Friday, July 20, 2012
59. Thrilling Cities by Ian Fleming
It's a really entertaining read. He is a fun writer and it is cool to see both the state of these various cities in the early 60s and the cultural approach that this semi-upper class Brit takes to them. The first half, especially the Asian part, seems a lot more fun, because Fleming was single (or at least had left his wife behind). In the drive across Europe, she is with him (though barely mentioned) and we hear very little about any dancing girls or geishas.
What was interesting is that he absolutely hated New York. The way he wrote about it made it sound like the NYC of Death Wish except the people are even ruder. My father worked in New York for a summer around this time and he had a very similar reaction. Fleming hated it so much that he even adds a little James Bond vignette where he goes on one of his high-class consumer fetish trips (trying to get this razor and that shirt and so on; Bond is kind of boring when he gets into this stuff, though it may have been extra-exaggerated for effect here) and ends up having none of it work out.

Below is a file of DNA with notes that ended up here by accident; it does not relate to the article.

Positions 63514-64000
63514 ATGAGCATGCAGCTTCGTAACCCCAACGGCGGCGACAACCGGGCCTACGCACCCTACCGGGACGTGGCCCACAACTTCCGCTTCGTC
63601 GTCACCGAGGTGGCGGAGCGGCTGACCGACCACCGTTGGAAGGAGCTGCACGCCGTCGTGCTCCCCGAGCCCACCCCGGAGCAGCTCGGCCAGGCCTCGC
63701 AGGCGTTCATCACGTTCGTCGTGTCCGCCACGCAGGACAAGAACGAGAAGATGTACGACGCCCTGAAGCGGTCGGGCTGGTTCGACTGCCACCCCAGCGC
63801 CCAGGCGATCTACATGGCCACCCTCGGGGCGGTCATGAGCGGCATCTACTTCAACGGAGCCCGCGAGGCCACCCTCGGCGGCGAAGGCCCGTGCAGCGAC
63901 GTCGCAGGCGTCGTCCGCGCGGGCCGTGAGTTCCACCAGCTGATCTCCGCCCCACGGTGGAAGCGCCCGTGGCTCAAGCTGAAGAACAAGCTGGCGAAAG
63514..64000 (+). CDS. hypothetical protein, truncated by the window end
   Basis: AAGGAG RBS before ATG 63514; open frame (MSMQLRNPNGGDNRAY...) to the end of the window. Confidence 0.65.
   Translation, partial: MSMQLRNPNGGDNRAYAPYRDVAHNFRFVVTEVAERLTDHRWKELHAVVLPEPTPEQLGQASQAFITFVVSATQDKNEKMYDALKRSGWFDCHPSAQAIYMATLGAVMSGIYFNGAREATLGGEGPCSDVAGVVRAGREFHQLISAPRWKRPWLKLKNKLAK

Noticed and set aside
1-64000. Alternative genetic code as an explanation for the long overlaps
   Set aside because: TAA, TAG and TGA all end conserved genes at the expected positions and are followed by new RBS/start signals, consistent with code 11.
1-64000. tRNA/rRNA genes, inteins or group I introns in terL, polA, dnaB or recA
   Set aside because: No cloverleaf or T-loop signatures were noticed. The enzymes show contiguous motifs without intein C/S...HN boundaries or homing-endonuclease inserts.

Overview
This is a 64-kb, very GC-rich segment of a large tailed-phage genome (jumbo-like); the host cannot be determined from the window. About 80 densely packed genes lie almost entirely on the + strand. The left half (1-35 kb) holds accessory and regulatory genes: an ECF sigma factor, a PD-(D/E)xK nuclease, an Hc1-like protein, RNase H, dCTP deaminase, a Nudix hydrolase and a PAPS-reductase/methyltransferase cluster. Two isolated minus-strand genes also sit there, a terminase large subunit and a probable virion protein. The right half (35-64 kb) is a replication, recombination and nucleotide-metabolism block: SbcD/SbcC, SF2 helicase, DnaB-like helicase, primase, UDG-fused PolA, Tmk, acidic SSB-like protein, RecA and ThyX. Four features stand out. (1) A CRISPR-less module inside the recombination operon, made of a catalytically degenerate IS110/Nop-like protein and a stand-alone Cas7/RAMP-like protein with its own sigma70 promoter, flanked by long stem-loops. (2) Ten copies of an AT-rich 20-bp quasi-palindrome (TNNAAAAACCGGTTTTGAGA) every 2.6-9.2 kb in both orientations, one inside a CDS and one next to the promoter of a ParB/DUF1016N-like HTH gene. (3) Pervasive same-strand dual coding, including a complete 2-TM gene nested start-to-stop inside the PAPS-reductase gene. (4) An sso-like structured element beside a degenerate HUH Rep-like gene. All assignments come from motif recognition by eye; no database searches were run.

This book is also written around the time of the beginning of the Parker series and what Fleming writes about the syndicate in the Chicago chapter very much jibes with the world Westlake describes in The Outfit. I think any Parker fan will enjoy Thrilling Cities, at the very least for the U.S. section.